On a hot August day in 1988, the television crew arrived. "They came to the house and I had no idea what this would entail — I didn’t have a clue. Twenty two people arrived at the house and started rearranging things. It was two o’clock before they were ready to shoot. The producer just kept saying, ‘Mary Ann, you have to be up, up up! Up, up, up!"

"The theme was an Italian picnic and I remember sitting on the lawn after we finished shooting sometime around seven o’clock at night and just being exhausted. It was hot and I was just mentally tired."

The next day, when her husband asked how it had gone, I said ‘You know, I hope they don’t do this program. It’s too mental, too exhausting, too draining —this up, up, up."

Thankfully, she rose to the challenge. The station sent the pilot out and it got a great reception so the station decided to film 13 episodes. Looking back she says, "I would hate to see those first shows…I would die!" Still, she recalls the day the first show aired, listening to NHPTV host Fritz Weatherbee introduce the program "and I thought, you know, dreams really do come true. That was the beginning of Ciao and now we’ve just finished our 17th season."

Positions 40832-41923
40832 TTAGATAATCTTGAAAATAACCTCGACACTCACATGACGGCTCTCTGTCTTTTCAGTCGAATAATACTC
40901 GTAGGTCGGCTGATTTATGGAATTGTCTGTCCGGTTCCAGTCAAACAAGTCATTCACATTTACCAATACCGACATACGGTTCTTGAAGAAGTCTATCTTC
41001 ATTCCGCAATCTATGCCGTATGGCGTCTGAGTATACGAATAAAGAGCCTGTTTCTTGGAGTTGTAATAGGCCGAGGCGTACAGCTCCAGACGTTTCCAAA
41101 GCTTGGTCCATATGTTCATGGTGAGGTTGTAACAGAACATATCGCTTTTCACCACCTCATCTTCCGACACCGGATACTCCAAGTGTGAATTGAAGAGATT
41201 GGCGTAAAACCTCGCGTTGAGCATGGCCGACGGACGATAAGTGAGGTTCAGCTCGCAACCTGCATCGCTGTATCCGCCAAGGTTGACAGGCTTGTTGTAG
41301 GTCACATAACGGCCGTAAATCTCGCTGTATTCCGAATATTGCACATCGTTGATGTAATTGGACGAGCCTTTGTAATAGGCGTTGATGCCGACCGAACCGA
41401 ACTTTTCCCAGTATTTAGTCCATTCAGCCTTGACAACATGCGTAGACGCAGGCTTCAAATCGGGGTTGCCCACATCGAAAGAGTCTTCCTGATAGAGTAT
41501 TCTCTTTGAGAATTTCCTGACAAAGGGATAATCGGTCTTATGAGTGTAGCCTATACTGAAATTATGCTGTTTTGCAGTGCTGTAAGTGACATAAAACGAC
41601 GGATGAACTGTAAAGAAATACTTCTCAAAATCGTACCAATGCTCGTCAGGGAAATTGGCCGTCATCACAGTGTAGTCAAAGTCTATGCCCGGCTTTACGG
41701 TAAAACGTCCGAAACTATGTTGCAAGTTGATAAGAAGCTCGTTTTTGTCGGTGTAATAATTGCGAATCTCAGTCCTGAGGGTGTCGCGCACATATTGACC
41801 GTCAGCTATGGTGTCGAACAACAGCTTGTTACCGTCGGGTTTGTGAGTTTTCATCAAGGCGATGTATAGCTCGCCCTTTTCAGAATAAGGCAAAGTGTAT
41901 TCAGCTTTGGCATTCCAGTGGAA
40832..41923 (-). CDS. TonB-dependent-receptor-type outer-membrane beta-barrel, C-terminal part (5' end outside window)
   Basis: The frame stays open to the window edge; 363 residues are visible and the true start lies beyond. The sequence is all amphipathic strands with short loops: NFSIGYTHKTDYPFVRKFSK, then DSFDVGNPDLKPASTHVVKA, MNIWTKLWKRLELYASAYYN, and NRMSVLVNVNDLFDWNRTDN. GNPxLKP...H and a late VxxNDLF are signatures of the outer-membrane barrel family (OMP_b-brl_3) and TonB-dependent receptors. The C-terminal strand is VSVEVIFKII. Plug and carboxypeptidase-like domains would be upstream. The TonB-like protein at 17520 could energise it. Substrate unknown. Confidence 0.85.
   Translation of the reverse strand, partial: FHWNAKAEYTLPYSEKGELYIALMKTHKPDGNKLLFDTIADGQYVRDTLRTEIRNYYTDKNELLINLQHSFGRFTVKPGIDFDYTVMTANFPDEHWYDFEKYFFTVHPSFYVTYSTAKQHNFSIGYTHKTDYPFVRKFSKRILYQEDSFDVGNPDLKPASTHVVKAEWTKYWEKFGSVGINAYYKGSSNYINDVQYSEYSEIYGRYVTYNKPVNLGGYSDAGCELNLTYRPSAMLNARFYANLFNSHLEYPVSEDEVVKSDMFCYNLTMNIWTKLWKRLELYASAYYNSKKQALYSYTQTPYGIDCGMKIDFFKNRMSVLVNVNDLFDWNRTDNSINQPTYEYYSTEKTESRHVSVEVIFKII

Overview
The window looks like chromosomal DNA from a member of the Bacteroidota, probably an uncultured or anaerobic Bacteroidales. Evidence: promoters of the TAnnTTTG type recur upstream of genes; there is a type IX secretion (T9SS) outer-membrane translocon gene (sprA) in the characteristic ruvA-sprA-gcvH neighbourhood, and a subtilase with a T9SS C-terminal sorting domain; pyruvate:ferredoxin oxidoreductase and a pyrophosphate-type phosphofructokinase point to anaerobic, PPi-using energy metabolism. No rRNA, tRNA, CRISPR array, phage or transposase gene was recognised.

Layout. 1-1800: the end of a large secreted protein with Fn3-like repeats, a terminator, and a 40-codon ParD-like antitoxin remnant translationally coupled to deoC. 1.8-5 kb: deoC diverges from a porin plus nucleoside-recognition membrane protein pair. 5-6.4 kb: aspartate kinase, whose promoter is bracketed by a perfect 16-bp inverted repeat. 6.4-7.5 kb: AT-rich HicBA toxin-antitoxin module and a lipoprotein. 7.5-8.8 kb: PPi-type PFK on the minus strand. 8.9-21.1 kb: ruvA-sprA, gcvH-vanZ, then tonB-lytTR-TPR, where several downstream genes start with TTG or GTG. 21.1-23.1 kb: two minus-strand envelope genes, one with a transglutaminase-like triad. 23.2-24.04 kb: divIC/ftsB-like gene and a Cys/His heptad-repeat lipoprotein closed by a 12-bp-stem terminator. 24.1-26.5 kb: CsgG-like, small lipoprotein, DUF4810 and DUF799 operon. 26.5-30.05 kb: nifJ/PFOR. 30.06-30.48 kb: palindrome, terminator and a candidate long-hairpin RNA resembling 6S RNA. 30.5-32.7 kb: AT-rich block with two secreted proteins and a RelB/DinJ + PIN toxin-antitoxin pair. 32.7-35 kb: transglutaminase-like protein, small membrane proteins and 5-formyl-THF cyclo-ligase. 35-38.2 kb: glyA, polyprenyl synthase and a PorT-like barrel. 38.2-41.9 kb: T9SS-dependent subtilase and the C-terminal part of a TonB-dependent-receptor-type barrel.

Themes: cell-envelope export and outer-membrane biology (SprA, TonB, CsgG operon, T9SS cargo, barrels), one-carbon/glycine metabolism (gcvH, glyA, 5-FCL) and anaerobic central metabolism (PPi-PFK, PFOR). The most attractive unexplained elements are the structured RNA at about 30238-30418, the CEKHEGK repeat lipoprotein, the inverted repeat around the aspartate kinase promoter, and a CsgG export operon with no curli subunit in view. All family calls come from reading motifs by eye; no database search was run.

CONTINUE ESPOSITO INTERVIEW 

CIAO ITALIA CREATOR INTERVIEW (continued)

In the second season, Ciao Italia was picked up by PBS. "I had no idea what this implied since I felt I was doing this for the local community," says Mary Ann. "I had no idea for this to be a national show. But I was in the right place at the right time because there were no Italian cooking shows — none. There was Julia Child, Jacques [Pepin], there was Graham Kerr and there was The Frugal Gourmet. That was it. And Italian has always been a popular cuisine." Not only were there no Italian cooking shows, the interest in authentic Italian ingredients like extra-virgin olive oil and balsamic vinegars was just beginning in mainstream America. And given Mary Ann’s own Italian heritage, the direction was a natural.

"My mother’s mother came from Naples—my mother was born here though. My grandmother lived with us so we only spoke Italian, a Neapolitan dialect. Inside you were in Italy. Outside, you were back in America. Except it followed me to school because my grandma would make my lunch. I’d have a fried egg sandwich when everyone else had peanut butter and jelly and Twinkies."